Sadly, Barnes was not alone. Listen to what came next:

MORTON KONDRACKE: Well, she doesn't necessarily have to have known it, but my guess is that she did know it. I think that—

HUME: Well, she certainly must know it by now!! [Hume's emphasis]

Hume also didn't know what Mrs. Clinton had said. In this group, Kondracke's willingness to offer a guess made him the King of All Clarity.

It's remarkable that pundits would discuss such sensitive matters without understanding basic points in the text. But this kind of lazy textual ignorance was commonly seen in the press corps. In the Talk article, Mrs. Clinton makes one other comment about a past stretch of fidelity, and it also produced confusion on the part of major pundits. It happens to be one part of the article that begs for factual clarification by Franks:

FRANKS (Mrs. Clinton is speaking): "People are mean. I think it's a real disservice, the way we strip away everybody's sense of dignity, of privacy. People need support, not disdain.

"And you know we did have a very good stretch," she adds later, referring to the period after Gennifer Flowers. "Years and years of nothing."

Did Mrs. Clinton herself refer to "the period after Gennifer Flowers?" If so, we have some major news, for those concerned with such matters. President Clinton testified under oath in the Paula Jones deposition that he had one sexual encounter with Flowers, in 1977 (not intercourse). If Mrs. Clinton said something different in these interviews, that would be a Major Sex Breakthrough. More likely, Franks herself added this bit of interpretation, embellishing something Mrs. Clinton said, but it is impossible to tell from the text. But in all the interview shows on which we saw Franks appear, no one ever asked her to clarify this point. Meanwhile, various pundits leaped into action, asserting what the ambiguous passage meant, although they plainly had no way of knowing:

WATTENBERG/WATTENBERG: Mrs. Clinton now candidly acknowledges there was an affair with Mrs. Flowers.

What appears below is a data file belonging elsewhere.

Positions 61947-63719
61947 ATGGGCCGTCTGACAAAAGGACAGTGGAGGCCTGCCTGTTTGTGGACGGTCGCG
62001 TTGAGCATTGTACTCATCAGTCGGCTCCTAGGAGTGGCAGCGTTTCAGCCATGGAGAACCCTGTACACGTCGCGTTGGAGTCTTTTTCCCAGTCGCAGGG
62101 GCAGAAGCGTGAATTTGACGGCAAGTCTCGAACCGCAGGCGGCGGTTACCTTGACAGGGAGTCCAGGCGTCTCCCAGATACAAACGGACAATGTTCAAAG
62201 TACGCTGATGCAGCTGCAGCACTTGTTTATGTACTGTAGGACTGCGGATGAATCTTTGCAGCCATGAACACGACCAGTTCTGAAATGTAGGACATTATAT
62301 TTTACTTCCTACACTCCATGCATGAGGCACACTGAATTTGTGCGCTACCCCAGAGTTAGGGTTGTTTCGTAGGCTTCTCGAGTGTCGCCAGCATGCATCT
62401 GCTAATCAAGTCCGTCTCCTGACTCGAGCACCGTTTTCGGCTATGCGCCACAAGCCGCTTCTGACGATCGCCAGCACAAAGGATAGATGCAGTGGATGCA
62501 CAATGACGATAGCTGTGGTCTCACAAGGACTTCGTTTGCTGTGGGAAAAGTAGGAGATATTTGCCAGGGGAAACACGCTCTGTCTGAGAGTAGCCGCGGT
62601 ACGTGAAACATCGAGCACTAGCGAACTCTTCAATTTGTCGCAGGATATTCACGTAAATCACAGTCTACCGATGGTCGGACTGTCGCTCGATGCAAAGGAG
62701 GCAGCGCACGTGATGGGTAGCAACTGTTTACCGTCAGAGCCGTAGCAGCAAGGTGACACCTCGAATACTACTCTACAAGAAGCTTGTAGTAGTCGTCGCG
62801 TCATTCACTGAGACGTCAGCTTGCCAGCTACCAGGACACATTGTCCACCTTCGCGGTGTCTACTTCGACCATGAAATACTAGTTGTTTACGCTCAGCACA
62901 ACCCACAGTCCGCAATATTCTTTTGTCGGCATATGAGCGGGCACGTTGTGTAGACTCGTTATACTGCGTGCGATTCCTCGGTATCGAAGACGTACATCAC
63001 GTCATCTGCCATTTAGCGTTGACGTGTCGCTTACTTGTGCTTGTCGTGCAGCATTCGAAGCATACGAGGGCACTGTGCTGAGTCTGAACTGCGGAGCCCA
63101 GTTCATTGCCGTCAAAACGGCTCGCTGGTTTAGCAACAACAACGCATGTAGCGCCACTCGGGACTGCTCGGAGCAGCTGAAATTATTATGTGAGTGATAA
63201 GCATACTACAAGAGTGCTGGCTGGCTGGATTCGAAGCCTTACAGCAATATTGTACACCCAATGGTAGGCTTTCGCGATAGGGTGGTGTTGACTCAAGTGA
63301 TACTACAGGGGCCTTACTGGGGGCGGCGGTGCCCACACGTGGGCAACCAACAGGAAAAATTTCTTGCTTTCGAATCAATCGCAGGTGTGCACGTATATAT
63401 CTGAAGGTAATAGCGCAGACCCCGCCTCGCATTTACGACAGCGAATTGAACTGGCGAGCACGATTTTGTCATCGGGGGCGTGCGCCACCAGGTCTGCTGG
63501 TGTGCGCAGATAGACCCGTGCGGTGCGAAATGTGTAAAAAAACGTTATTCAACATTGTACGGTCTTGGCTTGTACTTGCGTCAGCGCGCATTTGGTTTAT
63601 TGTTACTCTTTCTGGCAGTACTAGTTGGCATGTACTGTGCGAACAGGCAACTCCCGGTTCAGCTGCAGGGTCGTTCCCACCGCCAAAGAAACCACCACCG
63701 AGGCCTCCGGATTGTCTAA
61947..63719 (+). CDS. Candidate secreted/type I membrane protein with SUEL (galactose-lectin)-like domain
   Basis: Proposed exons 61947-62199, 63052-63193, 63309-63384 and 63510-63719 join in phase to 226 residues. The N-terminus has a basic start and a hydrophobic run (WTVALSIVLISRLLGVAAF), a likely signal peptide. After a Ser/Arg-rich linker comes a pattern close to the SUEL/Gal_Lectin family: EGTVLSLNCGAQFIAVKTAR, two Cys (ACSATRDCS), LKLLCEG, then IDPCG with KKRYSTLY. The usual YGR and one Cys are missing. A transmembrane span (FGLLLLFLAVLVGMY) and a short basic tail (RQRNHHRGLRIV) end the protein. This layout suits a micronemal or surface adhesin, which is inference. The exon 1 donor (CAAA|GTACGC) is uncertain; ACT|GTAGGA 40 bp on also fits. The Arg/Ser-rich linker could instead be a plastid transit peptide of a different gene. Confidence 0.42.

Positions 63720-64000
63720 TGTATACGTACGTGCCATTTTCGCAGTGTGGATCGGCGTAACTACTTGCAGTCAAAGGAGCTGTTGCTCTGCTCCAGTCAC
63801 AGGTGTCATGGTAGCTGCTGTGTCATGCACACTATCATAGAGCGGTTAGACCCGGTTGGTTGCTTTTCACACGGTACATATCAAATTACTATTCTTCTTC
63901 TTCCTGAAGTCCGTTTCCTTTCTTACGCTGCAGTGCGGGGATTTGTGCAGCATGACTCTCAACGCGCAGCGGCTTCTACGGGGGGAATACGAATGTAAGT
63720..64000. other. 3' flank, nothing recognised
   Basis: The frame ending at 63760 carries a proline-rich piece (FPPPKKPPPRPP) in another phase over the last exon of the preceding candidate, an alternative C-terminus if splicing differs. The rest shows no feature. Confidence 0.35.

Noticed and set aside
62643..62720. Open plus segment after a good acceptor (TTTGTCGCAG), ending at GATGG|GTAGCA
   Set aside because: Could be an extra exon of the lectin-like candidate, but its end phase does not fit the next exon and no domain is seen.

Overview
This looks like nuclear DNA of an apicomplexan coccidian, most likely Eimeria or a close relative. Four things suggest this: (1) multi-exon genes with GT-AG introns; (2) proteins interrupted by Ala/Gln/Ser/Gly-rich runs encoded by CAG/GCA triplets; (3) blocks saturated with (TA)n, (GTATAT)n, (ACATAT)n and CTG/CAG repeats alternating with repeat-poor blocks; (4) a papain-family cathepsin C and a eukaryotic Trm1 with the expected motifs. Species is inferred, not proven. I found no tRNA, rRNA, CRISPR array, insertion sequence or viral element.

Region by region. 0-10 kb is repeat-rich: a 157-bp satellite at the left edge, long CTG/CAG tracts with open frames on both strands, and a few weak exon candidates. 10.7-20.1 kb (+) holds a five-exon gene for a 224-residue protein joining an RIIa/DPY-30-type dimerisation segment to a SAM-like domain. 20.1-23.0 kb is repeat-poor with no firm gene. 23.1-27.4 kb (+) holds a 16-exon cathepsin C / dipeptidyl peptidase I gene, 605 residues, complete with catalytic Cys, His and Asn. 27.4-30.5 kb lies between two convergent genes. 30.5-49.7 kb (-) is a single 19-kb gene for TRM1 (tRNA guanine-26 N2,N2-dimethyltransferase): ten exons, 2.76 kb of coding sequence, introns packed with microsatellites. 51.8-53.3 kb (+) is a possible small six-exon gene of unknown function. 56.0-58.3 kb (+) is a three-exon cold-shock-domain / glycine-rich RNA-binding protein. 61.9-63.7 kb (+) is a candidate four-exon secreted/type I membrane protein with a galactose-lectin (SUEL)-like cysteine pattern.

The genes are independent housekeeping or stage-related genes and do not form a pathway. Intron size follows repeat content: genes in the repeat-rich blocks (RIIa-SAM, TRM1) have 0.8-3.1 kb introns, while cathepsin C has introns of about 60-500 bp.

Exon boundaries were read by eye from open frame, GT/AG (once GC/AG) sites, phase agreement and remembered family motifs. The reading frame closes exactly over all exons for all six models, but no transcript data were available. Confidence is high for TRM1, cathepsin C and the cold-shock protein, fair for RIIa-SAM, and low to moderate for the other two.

The Wattenbergs are reliable anti-Clinton spinners. But other pundits, on TV shows, were flummoxed by this passage too. Andrea Mitchell was still unclear on Meet the Press a week later:

MITCHELL: [Mrs. Clinton] refers to what may have happened after the Gennifer Flowers incident ten years ago. There are all sorts of implications that there was some therapy back then.

Mitchell suggests that Mrs. Clinton referred to Flowers (highly unlikely), and conflates the two passages we have quoted above. Nowhere in the article does Mrs. Clinton, or anyone else, say that "the Gennifer Flowers incident" ended in 1989. Franks was sitting beside Mitchell as she spoke, but Mitchell never asked Franks to clarify what Mrs. Clinton said. Dee Dee Myers, on Larry King Live, also failed to ask Franks, while giving this passage a completely different reading:

MYERS: There's some time-line problems. [Mrs. Clinton] said there was a period after Gennifer Flowers when for ten years she thought they had no problems. Well, the president said he had a physical relationship with Gennifer Flowers once, in 1977. So that leaves a long period of unexplained time. And so I think there's a lot of contradictions as you go through her quotes about this.